Pine Snake Care

Pine Snake (Pituophis melanoleucus), also called bull snake, black and white snake, carpet snake, chicken snake, common bull snake, eastern bull snake, horned snake, pilot snake, white gopher snake.

Popularity: Make good pets

Origin: North America

Native habitat: cultivated fields, chaparral, open brush land, pine flatwoods, prairies, rocky desert, sandy pine-oak woodlands that range from sea level up to 9,000 feet

Size: 6 feet is typical, but up to 9 feet

Lifespan: 15-20 years

Appearance: Small, slightly pointed head with enlarged rostral scale extending upward between the internasal scales. Usually has four prefrontal scales. There are dozens of rows of keeled dorsal scales in the middle of the body. The anal plate is single. The color pattern is a light ground color overlaid with black, brown or reddish-brown blotches.

Diet: rats, mice, moles, other small mammals, bird’s eggs

Defense Mechanisms: Hisses loudly when irritated. It will sometimes flatten its head and vibrate its tail like a Rattlesnake, then strike at an intruder. Some species will use Cloacal Popping, or farting, as a defense mechanism. To make the sound, the snakes contract their cloacal sphincter, forcing air (and any other material that happens to be there) out. It can be heard from six or seven feet away, and leaves an extremely foul smell that sometimes scares away predators.

Misc characteristics: Pine Snakes can catch multiple rodents simultaneously by pressing them against a wall or burrow with the coils of their tails. They dig their own burrows to lay eggs.



Good housing is an aquarium tank that is at least 30-gallons. It is necessary to have a secure lid that provides good airflow. The snake needs a least one hide, but two is better — one in a warm area and one in a cooler area of the tank. There should also be a couple branches for the snake to climb on.


They like to burrow, so the substrate should accommodate that activity. Good ones include commercially prepared potting soil and cypress mulch. Not as good for burrowing but still effective is butcher’s paper and indoor/outdoor carpeting. Remove wet or soiled substrate regularly.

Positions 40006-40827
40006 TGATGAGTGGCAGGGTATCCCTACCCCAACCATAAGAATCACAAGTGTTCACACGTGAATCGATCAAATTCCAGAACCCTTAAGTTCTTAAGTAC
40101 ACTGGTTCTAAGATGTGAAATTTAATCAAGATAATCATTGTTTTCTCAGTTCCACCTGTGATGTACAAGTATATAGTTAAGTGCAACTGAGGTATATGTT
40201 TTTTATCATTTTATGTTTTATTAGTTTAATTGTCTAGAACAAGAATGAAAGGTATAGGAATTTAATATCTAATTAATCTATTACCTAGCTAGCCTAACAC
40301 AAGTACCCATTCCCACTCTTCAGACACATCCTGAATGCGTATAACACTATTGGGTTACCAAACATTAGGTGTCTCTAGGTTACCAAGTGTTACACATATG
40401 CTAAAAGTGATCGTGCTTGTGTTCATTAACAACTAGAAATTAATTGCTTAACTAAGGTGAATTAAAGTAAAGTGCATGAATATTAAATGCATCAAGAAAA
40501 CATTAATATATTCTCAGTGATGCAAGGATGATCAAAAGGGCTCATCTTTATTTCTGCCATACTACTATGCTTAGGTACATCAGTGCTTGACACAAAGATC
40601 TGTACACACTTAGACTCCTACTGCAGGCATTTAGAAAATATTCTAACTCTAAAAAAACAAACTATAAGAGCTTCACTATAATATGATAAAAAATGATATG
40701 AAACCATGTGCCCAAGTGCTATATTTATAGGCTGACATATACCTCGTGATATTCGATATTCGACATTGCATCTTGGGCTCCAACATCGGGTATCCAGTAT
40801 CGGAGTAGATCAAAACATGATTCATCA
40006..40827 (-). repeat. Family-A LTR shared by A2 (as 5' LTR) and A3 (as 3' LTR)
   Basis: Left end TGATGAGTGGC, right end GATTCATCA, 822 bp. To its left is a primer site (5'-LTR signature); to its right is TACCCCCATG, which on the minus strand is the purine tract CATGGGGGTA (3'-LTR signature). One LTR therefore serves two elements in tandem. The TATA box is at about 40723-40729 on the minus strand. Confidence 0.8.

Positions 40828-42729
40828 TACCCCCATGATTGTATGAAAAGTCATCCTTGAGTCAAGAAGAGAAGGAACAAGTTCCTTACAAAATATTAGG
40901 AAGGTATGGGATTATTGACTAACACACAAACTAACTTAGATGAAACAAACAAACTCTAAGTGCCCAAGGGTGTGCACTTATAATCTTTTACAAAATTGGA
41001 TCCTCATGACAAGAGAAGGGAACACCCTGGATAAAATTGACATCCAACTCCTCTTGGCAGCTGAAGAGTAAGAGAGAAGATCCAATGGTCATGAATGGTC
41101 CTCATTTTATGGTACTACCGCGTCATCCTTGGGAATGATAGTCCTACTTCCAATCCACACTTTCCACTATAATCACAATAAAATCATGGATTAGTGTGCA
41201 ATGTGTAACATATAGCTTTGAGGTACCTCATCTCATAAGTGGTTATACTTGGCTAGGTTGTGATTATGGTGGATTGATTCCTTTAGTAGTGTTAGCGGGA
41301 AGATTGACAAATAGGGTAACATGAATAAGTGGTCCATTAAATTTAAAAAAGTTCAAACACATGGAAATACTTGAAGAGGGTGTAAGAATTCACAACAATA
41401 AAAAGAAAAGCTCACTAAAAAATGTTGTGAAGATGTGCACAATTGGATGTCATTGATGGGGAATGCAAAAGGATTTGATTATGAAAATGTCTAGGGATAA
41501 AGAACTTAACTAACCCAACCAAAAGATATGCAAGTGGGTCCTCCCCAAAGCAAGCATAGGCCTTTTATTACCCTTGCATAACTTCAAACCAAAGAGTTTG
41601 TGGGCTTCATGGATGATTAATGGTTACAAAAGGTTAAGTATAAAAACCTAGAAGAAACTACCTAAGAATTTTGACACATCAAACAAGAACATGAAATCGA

Ambient temperatures of 75-80 F are ideal for Pine Snakes. To get this effect, put a heat pad under one-third of the tank. This provides the necessary thermal gradient. The temperature can go down into the low 70s at night. The snake needs a basking area that is around 90 degrees F, but not over 95. Use thermometers placed an inch above the substrate to check temperatures in the tank. Potting soil will not transfer the heat well from a heat pad, so if you use potting soil, heat the tank with a reflecting light bulb or external heat emitter.


Make sure the snake gets 10-12 hours of supplemental UVB light each day by using a fluorescent bulb designed for snake enclosures. They also need normal day/night cycles. An average household provides these, but if not, make sure they have 10-12 hours of darkness each day.


Start hatchlings off on pinkie mice. Feed adult Pine Snakes mostly pre-killed feeder mice and rats. If you choose to feed them live feeder animals, you need to pay attention to the make sure the prey does not harm the snake (rats can do this). Normally, you should feed them once every week to 10 days. Unless you are using paper or carpeting, do not feed them on the substrate. If they ingest it, it can be harmful to them. Instead, feed them in a separate container.

Pine Snakes do well in low humidity, but they do need a way to submerge themselves periodically. Always leave a large water bowl filled with chlorine-free water that large enough for that. Replace the water daily. You can help the snake shed by misting it during when it is shedding.

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